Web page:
Two weeks ago my friends welcomed me home from the first day of school as I walked up the back sidewalk. They'd been on the porch drinking wine. By the time I was up the steps and had dumped my bags and books, collapsing in a heap on the fire escape step, there was a glass of red in my hand. They listened and asked good questions, and I talked excitedly about things that had happened that day. I thought that night: This is something. They tell me I am someone.
Tonight the smell of wood fires is all through the city. I drove on a two lane road with windows open to the cold, the crescent moon a crooked smile low in the western sky. I am tired but loving school. This is going to be a whole different kind of adventure. I am trying to be responsible and directed, but there are a few distractions:
Friends and family are wonderful, blessed, much needed distractions--sharing lunches, asking about classes, being stabilizing influences.
Gorgeous days, hot air balloon races.
The children's book section, where tonight I found myself wanting to read every Sandra Boynton book. Aloud. To myself.
And this weird issue called Narrator is a distraction as well.
I am blessed, discontent in good ways, and attempting to sit at His feet and worship when I find myself overwhelmed. I am missing friends that are (and will soon be) scattered across the globe. I remember each of their parts (the ones near, the ones far) as ministers of shalom and it reminds me to walk by faith.
I feel the need to mute you. I am having second thoughts about this whole seminary endeavor because at times you shout at me, and as we all know SHOUTING IS NOT ALLOWED IN THE LIBRARY!! Your banishment will just be for a time, so that I can be disciplined, complete required reading, appear mostly sane to the people around me. I'll put you in a shoe box and you can hang out under my bed eating dust bunnies for the next two years.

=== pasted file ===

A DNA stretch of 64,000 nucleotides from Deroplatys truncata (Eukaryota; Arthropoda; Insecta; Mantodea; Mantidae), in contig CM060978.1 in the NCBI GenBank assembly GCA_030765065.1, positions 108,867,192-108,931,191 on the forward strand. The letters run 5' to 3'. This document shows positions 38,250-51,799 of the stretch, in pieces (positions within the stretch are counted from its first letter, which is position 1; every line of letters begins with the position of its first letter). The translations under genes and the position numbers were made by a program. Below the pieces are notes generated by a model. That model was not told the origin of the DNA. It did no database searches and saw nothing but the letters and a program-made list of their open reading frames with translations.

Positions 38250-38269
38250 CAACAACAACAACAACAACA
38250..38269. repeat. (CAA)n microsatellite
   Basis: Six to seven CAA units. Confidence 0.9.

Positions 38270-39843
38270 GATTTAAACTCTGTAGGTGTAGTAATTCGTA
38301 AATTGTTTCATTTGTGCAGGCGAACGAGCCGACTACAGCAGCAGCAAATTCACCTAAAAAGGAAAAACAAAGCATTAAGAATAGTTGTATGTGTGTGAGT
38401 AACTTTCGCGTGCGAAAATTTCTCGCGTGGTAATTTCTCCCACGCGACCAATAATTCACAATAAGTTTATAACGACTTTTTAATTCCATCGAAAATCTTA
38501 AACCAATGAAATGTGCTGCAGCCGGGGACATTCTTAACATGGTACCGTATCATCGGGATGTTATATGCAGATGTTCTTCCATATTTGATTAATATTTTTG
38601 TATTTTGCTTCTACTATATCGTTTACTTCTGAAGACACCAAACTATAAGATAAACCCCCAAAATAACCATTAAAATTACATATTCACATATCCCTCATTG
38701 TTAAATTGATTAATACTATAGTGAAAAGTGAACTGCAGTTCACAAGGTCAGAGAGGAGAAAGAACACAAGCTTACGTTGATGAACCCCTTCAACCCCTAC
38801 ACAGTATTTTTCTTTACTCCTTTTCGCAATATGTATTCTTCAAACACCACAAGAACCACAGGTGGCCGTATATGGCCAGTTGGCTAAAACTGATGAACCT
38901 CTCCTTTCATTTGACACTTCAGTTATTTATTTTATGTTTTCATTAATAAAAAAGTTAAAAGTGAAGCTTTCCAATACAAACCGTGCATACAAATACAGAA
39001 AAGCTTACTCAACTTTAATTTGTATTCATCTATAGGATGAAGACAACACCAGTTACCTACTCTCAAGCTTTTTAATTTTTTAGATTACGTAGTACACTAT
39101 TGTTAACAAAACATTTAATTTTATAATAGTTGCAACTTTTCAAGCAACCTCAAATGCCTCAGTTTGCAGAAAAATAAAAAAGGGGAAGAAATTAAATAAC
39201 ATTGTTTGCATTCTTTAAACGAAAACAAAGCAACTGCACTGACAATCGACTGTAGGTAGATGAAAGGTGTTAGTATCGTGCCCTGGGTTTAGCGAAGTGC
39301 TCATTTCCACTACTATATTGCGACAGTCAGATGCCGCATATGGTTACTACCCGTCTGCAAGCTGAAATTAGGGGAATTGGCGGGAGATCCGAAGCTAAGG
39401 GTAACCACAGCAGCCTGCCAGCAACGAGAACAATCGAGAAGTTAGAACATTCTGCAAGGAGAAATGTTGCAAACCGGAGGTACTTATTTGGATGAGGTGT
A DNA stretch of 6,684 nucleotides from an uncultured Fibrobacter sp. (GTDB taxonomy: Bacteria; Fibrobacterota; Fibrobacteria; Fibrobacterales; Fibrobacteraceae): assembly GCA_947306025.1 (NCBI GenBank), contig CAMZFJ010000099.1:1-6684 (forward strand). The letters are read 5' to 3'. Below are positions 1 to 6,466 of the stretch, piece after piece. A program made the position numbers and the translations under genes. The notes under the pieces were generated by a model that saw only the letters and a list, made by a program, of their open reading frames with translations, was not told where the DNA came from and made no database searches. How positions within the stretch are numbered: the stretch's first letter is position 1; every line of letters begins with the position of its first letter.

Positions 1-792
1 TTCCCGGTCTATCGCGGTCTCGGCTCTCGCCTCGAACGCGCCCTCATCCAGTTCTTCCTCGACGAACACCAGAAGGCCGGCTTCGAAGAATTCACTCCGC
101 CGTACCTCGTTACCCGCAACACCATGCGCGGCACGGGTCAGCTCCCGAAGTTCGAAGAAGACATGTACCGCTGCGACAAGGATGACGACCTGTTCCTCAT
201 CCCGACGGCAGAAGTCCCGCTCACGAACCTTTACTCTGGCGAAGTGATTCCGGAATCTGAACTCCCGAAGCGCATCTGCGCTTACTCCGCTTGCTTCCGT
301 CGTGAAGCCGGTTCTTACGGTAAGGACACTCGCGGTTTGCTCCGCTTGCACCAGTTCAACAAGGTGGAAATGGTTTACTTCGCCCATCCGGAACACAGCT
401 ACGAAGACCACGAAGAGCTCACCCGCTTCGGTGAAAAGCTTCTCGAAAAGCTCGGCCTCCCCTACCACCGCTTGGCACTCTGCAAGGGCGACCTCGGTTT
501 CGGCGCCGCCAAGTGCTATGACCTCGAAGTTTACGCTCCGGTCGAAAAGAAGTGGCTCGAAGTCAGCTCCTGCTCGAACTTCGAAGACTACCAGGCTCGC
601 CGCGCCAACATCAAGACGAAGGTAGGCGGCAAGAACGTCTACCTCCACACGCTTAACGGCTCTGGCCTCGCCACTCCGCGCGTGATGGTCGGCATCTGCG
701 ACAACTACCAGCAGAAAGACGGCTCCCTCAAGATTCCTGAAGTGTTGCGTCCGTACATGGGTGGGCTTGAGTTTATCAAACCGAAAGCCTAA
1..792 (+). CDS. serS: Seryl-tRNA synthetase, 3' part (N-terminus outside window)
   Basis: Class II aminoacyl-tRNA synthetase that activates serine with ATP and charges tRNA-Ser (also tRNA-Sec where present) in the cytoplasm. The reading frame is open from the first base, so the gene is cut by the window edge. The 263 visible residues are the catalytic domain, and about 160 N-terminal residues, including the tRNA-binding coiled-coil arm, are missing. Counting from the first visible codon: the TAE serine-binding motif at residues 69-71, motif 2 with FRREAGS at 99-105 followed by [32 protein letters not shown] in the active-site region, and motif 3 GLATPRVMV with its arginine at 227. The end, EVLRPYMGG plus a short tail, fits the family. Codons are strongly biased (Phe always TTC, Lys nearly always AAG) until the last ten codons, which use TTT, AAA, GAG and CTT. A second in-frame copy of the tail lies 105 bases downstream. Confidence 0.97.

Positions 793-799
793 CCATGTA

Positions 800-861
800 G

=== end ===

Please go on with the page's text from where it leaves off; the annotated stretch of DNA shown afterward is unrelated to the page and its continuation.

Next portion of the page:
But here's the thing. Yesterday you told me that the sunlight that was coming through the window was just so. And because you put words to it, my eyes saw it, my heart took it in, and I got one more taste. You tell me now of my summer calloused feet on this warm wood floor, of the crickets serenading. There are things in here that feel like puzzles waiting to be solved just as soon as whatever mundane or epiphanal event that needs to happen happens.
You tell me: "I write your story."
I acquiesce and decide to keep you around; let you tell me bedtime stories about the cat that has been visiting our back porch lately: About her pink tongue lapping up the milk in the dish I set out, about her insistent meowing, her attempts to be a stow-away in our "no pets allowed" apartment. You have named her Casablanca, which I find endearing.
I throw a wink in your direction as a wry sort of apology. I'm sorry I told you to shut up. I see that you articulate my spirit's song. I hear you weave the words of grace and mercy that have been whispered by Someone Else into the events of my day when my heart's longings are insistent and impatient as baby birds.
You say to me reassuringly, and with hints of anticipation in your voice: Let's see what comes next.
And I reply: Yes, let's.